I would say some Singapore Savings Bonds is fine as you can get the money back reasonably quickly, but don’t overdo it and put 90% of your liquid cash into Singapore Savings Bonds.

Rest of the cash goes into highest yield options – based on your comfort level on risk

Once you have the above – the rest just goes into the highest yielding option.

As of today, that’s probably Money Market Funds like MariInvest or Fullerton SGD Cash Fund.

But Money Market Funds are technically not risk free, so I know not everyone is comfortable putting their entire nest egg into something that is not zero risk.

In which case you can consider T-Bills or fixed deposits.

Picking between T-Bills vs Money Market Funds vs Singapore Savings Bonds vs Fixed Deposit vs Savings Accounts?

I would say if you want the highest short term yield, T-Bills / Money Market Funds are probably your best bet today.

The benefit of T-Bills is that it’s risk free, and you lock in the rates for 6 months, but at the cost of liquidity.

The benefit of Money Market Funds is that you can get the money back anytime with T+1 liquidity, but it’s technically not risk free, and the rates fluctuate over time.

Where am I parking my cash for liquidity?

Personally, I’ve been parking my cash in a mix of the following for liquidity:


Approx Yield





Singapore Savings Bonds

3%+ (based on prior yields)


MariBank Account



Mari Invest (or Fullerton SGD Cash Fund)

3.9% – 4.1%

No maximum (not risk free)


Maribank pays 2.88% on up to $75,000, SDIC insured

The Maribank Savings Account pays 2.88% on up to $75,000, with no minimum amount, no hoops to jump through, and SDIC insured.

Pretty much a no brainer if you have spare cash and want to generate a higher yield without any lockup or any requirements to fulfil.

Promo Code for FH Readers (extra $10 Shopee Voucher)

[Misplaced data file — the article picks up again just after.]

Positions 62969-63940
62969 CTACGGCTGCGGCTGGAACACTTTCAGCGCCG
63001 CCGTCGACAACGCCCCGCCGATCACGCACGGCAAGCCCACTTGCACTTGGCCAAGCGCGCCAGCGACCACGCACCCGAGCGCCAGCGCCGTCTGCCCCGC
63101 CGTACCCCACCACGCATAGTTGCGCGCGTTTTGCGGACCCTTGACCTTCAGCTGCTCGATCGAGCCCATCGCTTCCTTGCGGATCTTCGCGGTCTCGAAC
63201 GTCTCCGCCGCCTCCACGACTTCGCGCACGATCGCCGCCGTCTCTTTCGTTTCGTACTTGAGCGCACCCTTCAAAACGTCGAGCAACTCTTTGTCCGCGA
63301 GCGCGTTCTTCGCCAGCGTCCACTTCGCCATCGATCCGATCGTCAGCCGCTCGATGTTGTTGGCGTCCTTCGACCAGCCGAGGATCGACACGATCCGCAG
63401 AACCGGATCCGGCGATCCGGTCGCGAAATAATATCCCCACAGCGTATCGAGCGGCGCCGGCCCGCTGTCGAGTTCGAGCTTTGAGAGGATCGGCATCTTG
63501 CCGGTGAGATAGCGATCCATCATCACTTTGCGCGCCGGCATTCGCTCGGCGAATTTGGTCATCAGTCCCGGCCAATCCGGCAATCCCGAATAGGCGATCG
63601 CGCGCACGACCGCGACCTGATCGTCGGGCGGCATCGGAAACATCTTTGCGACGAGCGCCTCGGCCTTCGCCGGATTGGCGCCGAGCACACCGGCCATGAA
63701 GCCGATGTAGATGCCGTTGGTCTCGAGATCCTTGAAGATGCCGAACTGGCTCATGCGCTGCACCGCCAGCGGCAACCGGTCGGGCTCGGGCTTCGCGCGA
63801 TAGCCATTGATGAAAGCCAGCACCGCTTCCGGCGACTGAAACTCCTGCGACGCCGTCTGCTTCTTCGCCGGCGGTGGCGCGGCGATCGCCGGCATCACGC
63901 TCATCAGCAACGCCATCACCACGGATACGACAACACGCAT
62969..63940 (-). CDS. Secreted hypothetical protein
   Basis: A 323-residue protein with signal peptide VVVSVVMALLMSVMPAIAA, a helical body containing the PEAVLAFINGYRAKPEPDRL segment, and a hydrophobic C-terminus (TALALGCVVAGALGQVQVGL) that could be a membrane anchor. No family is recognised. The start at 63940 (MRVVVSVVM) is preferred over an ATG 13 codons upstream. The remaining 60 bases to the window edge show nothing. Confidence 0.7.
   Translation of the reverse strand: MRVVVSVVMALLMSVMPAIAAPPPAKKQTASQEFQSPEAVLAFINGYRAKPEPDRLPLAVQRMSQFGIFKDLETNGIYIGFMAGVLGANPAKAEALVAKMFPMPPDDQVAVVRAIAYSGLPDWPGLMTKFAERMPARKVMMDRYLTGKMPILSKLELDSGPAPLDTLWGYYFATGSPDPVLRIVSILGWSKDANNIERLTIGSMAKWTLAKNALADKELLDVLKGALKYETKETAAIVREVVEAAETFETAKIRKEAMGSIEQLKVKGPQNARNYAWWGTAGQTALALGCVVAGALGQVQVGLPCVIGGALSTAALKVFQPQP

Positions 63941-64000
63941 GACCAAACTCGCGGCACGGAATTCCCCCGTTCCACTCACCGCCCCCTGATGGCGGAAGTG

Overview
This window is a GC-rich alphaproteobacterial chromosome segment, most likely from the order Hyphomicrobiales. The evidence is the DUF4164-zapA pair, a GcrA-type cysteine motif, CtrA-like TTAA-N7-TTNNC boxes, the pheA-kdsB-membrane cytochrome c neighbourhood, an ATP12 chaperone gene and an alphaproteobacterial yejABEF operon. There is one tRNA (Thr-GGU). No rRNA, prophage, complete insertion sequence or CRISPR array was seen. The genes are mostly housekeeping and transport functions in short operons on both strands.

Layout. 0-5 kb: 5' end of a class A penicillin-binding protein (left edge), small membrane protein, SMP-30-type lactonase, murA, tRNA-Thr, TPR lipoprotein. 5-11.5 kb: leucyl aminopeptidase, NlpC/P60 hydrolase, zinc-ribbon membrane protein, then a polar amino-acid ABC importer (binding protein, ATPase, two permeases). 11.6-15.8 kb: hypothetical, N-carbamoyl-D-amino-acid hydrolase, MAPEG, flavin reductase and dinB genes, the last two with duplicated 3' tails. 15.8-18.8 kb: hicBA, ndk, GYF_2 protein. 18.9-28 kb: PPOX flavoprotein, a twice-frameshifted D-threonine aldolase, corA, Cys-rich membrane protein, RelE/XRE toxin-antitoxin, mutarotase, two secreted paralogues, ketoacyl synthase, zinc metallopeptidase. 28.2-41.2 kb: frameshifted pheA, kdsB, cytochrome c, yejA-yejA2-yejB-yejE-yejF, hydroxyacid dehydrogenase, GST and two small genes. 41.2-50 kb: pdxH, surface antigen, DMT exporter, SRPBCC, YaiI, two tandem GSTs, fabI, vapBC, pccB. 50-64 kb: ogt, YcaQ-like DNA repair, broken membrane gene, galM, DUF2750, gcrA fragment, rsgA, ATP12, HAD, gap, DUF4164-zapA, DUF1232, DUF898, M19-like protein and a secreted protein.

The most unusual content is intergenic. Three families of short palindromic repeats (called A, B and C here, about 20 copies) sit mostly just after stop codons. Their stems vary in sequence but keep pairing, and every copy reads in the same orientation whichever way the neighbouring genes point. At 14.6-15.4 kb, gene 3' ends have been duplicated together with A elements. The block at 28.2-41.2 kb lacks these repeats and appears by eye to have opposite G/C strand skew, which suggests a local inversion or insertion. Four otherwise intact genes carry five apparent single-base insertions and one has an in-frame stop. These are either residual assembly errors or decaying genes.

Maribank very kindly reached out to offer an exclusive promo code for FH Readers

Sign up for a Mari Savings Account (using the promo code “MARI28FH”) and get a $10 Shopee voucher with no min spend. 

Full disclosure that I don’t get any benefit from you guys using this code, so the benefit is all yours. ????

Promo ends 30 June 2024, Full T&Cs here


This article was written on 8 March 2024 and will not be updated going forward.

For my latest up to date views on markets, my personal REIT and Stock Watchlist, and my personal portfolio positioning, do subscribe for FH Premium.


Buy Bitcoin, Ethereum, and crypto on Coinhako – 10% off trading fees

I use Coinhako to purchase Bitcoin, Ethereum and crypto.

Enjoy 10% off trading fees using:

Invitation Code: CwHdSgU

Or sign up link: https://www.coinhako.com/affiliations/sign_up/CwHdSgU

Check out my full review on how to buy Bitcoin / Ethereum.


WeBull Account – Get up to USD 2500 worth of shares 

I did a review on WeBull and I really like this brokerage – Cheap US Stock, Options and ETF trading, in a very easy to use platform.

I use it for my own trades in fact.

They’re running a promo now.

You can get up to USD 2500 free shares.

You just need to:

  1. Sign up for a WeBull Account here
  2. Fund USD 500 
  3. Execute 5 trades



Trust Bank Account (Partnership between Standard Chartered and NTUC)

Sign up for a Trust Bank Account and get:

  1. $35 NTUC voucher
  2. 1.5% base interest on your first $75,000 (up to 2.5%)
  3. Whole bunch of freebies

 Fully SDIC insured as well.

It’s worth it in my view, a lot of freebies for very little effort.

Full review here, or use Promo Code N0D61KGY when you sign up to get the vouchers!


Portfolio tracker to track your Singapore dividend stocks?

I use StocksCafe to track my portfolio and dividend stocks. Check out my full review on StocksCafe.


Low cost broker to buy US, China or Singapore stocks?

Get a free stock and commission free trading Webull.

Get a free stock and commission free trading with MooMoo.

Get a free stock and commission free trading with Tiger Brokers.

Special account opening bonus for Saxo Brokers too (drop email to [email protected] for full steps).

Or Interactive Brokers for competitive FX and commissions.




Please enter your comment!
Please enter your name here